202 F2d 312 Ramspeck v. Federal Trial Examiners Conference

202 F.2d 312

Robert RAMSPECK et al., Appellants,



No. 11421.

United States Court of Appeals District of Columbia Circuit.

Argued June 16, 1952.

Decided July 16, 1952.

Writ of Certiorari Granted October 20, 1952.

See 73 S.Ct. 93.

Appeal from the United States District Court for the District of Columbia.

William R. Glendon, Asst. U. S. Atty., Washington, D. C., with whom Charles M. Irelan, U. S. Atty., Joseph M. Howard, Asst. U. S. Atty., and John J. McCarthy, Atty. United States Civil Service Commission, Washington, D. C., were on the brief, for appellants. Ross O'Donoghue, Asst. U. S. Atty., Washington, D. C., also entered his appearance for appellants.

Charles S. Rhyne, Washington, D. C., with whom Eugene J. Bradley and Eugene F. Mullin, Jr., Washington, D. C., were on the brief, for appellees.

Richard S. Doyle, Donald C. Beelar, and Edward de Grazia, Washington, D. C., filed a brief in behalf of The Bar Association of the District of Columbia, Inc., as amicus curiae, urging affirmance.

Edward M. Reidy, Chief Counsel, Interstate Commerce Commission, Washington, D. C., filed a brief in behalf of the Interstate Commerce Commission, as amicus curiae, urging reversal. Harry L. Underwood, Washington, D. C., also entered his appearance for the Interstate Commerce Commission.

James H. Molloy, pro se, filed a memorandum as amicus curiae, urging affirmance.

Before WILBUR K. MILLER, PROCTOR and BAZELON, Circuit Judges.



The urgency of a speedy determination of this controversy is recognized by all parties concerned and accounts for the immediate hearing and consideration of the case by this court.


It is the conclusion of the majority that the judgment of the District Court should be affirmed. Their views are in substantial accord with those of Chief Judge Laws of the District Court set forth in his opinion, 104 F.Supp. 734.




BAZELON, Circuit Judge (dissenting).


By enacting § 11 of the Administrative Procedure Act,1 Congress took from the agencies certain powers relating to control of tenure and compensation which they had exercised over hearing examiners, and gave them to the Civil Service Commission.2 The congressional objective was to raise examiners from the level of "mere employees of an agency"3 to a status more consistent with the quasi-judicial duties they are called upon to perform. Pursuant to § 11, the Commission issued the regulations under attack here.4 These provide for (1) the "separation" of hearing examiners by the Commission's standard reduction in force procedures;5 (2) the classification by the Commission of hearing examiner positions within an agency according to the level of difficulty of cases which examiners filling these positions will handle; (3) the assignment of cases by the agencies to hearing examiners on these various levels, according to the difficulty of the case; and (4) the promotion by the Commission of hearing examiners within an agency from one grade to another. Each of these regulations is held by the trial court6 and this court to be invalid because it falls outside the scope of the governing statute. I disagree.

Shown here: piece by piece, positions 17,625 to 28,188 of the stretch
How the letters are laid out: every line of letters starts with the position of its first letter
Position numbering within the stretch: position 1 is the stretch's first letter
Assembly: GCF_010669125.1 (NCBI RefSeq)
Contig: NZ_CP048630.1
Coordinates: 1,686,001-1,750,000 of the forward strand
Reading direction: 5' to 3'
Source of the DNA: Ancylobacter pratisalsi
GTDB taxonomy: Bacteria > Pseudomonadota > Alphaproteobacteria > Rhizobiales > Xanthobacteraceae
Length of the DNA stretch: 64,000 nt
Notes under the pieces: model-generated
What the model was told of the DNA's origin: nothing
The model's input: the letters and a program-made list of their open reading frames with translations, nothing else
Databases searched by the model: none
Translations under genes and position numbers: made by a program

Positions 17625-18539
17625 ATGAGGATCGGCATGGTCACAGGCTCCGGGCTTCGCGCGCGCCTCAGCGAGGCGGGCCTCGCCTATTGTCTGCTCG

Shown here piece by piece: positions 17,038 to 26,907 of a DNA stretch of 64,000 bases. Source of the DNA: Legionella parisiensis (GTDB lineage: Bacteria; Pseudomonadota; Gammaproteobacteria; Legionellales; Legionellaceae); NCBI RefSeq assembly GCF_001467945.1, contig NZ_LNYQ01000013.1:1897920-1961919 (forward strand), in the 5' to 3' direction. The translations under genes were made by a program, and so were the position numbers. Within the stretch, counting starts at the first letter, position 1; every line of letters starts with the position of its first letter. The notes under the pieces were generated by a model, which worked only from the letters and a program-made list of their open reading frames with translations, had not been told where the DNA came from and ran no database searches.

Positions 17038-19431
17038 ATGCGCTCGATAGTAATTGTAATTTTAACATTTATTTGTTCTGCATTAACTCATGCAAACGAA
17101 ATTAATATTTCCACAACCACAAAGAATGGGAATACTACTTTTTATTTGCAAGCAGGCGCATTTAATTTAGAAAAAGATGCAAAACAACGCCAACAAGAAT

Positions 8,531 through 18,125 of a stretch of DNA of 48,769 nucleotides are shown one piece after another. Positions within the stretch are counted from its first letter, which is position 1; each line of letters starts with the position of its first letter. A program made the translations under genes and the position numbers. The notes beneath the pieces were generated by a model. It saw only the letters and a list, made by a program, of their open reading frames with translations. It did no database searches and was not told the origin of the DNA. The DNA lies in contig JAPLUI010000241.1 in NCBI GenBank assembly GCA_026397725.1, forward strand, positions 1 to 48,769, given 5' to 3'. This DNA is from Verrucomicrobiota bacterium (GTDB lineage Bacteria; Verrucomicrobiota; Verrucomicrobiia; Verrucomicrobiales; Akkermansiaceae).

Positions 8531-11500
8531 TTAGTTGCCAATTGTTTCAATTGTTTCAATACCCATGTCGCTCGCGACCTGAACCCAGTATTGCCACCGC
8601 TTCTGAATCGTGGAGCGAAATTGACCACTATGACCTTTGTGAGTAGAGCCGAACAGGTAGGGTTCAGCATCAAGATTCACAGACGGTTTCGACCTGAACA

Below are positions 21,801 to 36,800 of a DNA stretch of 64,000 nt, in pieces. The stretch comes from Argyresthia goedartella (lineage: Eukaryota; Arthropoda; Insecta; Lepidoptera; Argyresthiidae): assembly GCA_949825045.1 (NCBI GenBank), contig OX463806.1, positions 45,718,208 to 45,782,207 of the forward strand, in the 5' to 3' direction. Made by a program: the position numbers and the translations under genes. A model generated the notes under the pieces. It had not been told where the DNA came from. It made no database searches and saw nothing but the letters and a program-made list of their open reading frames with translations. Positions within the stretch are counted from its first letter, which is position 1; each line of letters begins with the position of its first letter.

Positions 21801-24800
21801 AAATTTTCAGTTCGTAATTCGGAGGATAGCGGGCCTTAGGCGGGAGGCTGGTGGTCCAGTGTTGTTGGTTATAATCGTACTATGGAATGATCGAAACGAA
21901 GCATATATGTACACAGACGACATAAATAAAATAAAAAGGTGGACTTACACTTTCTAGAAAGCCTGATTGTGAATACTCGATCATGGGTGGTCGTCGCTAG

The basis for the contention that hearing examiners are insulated from reductions in force is the provision in § 11 of the Administrative Procedure Act that "Examiners shall be removable by the agency in which they are employed only for good cause established and determined by the Civil Service Commission * * *." (Emphasis supplied.) It is said that this language evidences a congressional intent to shelter hearing examiners from agency action designed to meet such ordinary exigencies as lack of funds, personnel ceilings and decreases in the amount of work an agency has to handle.7 "Good cause," under this view, means no more than "a personal shortcoming — malfeasance, incompetence, or some kindred disqualification * * *,"8 and hearing examiners can be removed "only" for such a reason.